Sure, you could generate a tiny bit of lift by spinning the tires. The question is, why would you want to?
The wing already generates plenty of lift. By making the tires also generate lift, the pilot will need to slightly lower the nose to keep the airplane at the desired altitude. The slightly lower angle of attack would reduce the drag from the wings very slightly.
However, the drag generated from the tires would increase tremendously. Anything that produces lift produces drag, and that includes Magnus-effect devices. This paper suggests that lift-to-drag ratios of 7.8 are possible. This is already poor compared to a typical airplane (a 747 has an L/D of about 19, according to that same paper). But the device in the question would perform even worse than that.
The efficiency of a Magnus device is dependent on how fast it can rotate*, and (like a wing) its aspect ratio. The slower it rotates, and the lower its aspect ratio, the worse it performs. The L/D of 7.8 in the last paragraph came from a long, thin cylinder (the exact aspect ratio wasn't in the paper) turning at 5.5 times the speed of the air flow. This paper measured an L/D of about 1 for an aspect ratio of 3 and speeds up to 5 times the airspeed. That is an enormous amount of drag for a comparatively small amount of lift. Considering that a tundra tire has an aspect ratio of about 0.5 or less, its performance as a lifting device would be even worse than that.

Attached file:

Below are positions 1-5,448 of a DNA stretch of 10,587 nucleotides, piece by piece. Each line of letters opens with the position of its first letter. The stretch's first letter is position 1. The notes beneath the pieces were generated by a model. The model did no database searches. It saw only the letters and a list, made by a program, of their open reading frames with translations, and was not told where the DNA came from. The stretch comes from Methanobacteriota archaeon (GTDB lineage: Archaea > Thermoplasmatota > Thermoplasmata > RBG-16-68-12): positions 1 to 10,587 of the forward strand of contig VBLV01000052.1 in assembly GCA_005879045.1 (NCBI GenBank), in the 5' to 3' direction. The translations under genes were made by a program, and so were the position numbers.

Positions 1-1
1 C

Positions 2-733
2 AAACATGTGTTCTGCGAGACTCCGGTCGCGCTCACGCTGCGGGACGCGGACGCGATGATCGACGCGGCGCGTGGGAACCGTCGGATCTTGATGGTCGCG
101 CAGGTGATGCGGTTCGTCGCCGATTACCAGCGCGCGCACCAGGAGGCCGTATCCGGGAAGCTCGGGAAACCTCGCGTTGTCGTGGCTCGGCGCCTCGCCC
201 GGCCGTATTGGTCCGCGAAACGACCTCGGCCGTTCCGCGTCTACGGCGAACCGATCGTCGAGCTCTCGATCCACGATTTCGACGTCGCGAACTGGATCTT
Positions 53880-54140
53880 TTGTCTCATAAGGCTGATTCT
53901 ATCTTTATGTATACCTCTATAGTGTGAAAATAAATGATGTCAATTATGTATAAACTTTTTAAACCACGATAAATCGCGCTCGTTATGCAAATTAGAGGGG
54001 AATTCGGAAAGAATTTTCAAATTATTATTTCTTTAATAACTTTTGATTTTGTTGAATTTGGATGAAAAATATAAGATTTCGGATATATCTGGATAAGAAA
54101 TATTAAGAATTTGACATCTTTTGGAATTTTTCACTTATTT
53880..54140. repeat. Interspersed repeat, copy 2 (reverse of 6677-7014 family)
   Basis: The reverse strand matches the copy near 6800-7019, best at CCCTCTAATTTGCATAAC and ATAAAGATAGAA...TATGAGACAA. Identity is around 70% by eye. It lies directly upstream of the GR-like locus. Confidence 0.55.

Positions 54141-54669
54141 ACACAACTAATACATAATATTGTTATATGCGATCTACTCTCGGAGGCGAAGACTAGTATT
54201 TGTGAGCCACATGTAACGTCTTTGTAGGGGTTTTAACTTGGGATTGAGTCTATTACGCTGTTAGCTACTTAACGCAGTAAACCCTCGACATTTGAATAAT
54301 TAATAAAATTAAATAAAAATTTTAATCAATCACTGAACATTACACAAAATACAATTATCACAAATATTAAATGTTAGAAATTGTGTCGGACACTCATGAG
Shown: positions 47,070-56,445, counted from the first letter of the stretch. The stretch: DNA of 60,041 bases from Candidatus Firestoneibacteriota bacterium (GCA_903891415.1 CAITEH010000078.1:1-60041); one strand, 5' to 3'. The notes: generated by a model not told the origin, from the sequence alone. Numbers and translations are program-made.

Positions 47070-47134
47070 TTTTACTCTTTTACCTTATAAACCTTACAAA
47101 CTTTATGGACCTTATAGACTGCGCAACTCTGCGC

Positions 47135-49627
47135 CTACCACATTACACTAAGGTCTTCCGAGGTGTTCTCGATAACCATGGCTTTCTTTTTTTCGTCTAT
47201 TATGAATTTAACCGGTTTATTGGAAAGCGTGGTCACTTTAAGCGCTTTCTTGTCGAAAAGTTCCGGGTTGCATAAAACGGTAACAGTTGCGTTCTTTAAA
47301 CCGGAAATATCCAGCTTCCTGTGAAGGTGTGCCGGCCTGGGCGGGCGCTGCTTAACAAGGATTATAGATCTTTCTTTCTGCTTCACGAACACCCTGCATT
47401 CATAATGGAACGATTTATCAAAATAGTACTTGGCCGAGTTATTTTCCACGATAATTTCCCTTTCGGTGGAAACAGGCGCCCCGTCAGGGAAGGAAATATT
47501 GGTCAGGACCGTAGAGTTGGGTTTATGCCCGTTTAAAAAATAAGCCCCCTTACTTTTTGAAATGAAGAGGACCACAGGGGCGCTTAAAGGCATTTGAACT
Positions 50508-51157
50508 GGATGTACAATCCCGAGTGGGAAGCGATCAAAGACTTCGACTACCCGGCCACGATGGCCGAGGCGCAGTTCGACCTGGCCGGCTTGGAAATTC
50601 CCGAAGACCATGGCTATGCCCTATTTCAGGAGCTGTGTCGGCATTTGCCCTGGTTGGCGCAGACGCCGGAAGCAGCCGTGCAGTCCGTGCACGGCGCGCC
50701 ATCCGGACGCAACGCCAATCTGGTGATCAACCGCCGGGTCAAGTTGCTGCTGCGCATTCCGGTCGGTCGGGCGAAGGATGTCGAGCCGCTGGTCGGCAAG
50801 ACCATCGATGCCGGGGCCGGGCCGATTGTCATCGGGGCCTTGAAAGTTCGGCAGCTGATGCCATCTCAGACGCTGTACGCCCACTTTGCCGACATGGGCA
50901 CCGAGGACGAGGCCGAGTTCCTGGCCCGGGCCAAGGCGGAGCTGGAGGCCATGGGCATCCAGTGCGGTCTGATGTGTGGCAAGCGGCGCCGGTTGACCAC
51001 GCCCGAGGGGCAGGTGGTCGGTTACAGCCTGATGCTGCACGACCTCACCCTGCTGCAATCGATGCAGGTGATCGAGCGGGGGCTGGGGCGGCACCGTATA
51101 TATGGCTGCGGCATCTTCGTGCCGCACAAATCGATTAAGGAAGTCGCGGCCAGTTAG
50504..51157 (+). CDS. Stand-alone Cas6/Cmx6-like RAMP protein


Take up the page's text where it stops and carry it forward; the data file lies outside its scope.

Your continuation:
Of course, the tires are physically much smaller than the wing, and so the albatross you want to hang on your airplane wouldn't be too terribly bad. I don't think that you'd notice too much of a performance drop, but that's just speculation, I don't know that for sure.
* The "speed" of a Magnus cylinder being measured tangentially at its outermost edge.